How Do Babies Sleep?
A Generations Old Question Answered
As babies, we appear to spend much of our time sleeping, despite growing and learning faster than we do during any other time of our life. We don’t have the ability to communicate at that age, so many people wonder how babies sleep and dream.
In May 2013 I was identified by the University of California, Irvine as having HSAM after several years of tests. HSAM (or Highly Superior Autobiographical Memory) is an extremely rare kind of memory which enables a person to recall all (or most) of their life experiences in precise detail. Only 60 people in the world are currently known to have HSAM.
My memories go back to when I was a newborn child (even though I can’t recall my actual birth). However, due to remembering each day from when I was little over a week old, I’m able to recall how I myself have slept for virtually my entire life.
During my early months, I was able to sleep well at any time of day or night. In other words, I had no internal body clock. Yet I must say that I was still awake often enough to observe and study the environment around me. I was intensely fascinated with the physical details of objects, the way in which people could walk, and how people used their vocal cords to communicate with each other.
Our speed of physical and cognitive growth during the first 18 months of our life is absolutely incredible. It almost feels like our IQ doubles with the passage of every three months at that age. Developmental milestones generally come with instinct. Suddenly I just got the idea of trying things like transforming my babble into words, getting up to attempt walking, and reaching out to physically explore the world around me. Another milestone that came along was dreaming.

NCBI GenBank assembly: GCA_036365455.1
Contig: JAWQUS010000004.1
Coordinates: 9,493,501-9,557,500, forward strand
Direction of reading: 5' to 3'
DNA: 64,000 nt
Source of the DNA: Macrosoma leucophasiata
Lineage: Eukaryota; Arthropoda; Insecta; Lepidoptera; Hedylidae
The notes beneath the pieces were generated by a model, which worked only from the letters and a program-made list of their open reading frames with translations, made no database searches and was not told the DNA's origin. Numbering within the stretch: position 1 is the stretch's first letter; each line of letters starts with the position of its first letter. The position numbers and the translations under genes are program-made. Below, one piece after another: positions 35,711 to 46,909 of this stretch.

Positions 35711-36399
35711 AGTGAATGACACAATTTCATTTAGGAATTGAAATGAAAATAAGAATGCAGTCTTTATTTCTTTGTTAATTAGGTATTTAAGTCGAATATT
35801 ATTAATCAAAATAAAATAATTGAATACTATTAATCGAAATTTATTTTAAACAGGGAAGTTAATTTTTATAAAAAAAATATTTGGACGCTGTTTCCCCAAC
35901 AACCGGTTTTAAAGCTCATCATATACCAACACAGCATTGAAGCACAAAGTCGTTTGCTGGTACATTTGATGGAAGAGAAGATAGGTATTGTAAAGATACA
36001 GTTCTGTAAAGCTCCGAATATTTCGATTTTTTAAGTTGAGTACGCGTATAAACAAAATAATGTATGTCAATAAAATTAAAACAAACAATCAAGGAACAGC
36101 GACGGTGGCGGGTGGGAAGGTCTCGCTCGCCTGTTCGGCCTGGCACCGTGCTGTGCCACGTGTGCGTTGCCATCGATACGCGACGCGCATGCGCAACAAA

Initially, I would sleep with frequent intervals of waking, but would still feel well rested. At first, I would not have dreams either. However, as I grew a bit older I developed more of a body clock and slept for progressively longer stretches of time. I began dreaming prior to my second birthday though when I was out of my crib. My guess was that I was 18 months old as I had safety rails on my bed and it was a very cold night (winter is six months before my birthday).
One night I fell asleep and found myself in a sunlit room with shelves and boxes of fruit. It was the same kind of fruit I’d see in the basket on our dining table which were apples, pears and oranges. My dream–self wandered towards a massive version of a child’s ball and chute machine, except the ‘balls’ rolling down into the end bucket were oranges. I searched through the bucket for the stickers on the oranges but woke up before I could find them. I woke up very confused about what had happened.
Every night afterward I continued having dreams and they terrified me, because I felt like I really was being taken away from home. For that reason I would scream in the middle of the night, hold my eyelids open, and would deliberately knock my toys and furniture around to bring mum into the room.
Mum did the best she could but it was impossible for her to be awake 24/7. So she bought a giant rag doll and tied it to my bed or door each night. As a young toddler this trick worked and I felt safe and was quiet throughout the night. Every time I woke up in the night I had the knowledge that I was in the company of mum. Dreams remained a mystery to me until I was verbal enough (at three years old) to ask mum why she was taking me to such strange places every night. Then she told me they were dreams, and I both said and realised “Oh, that’s what they’re called”.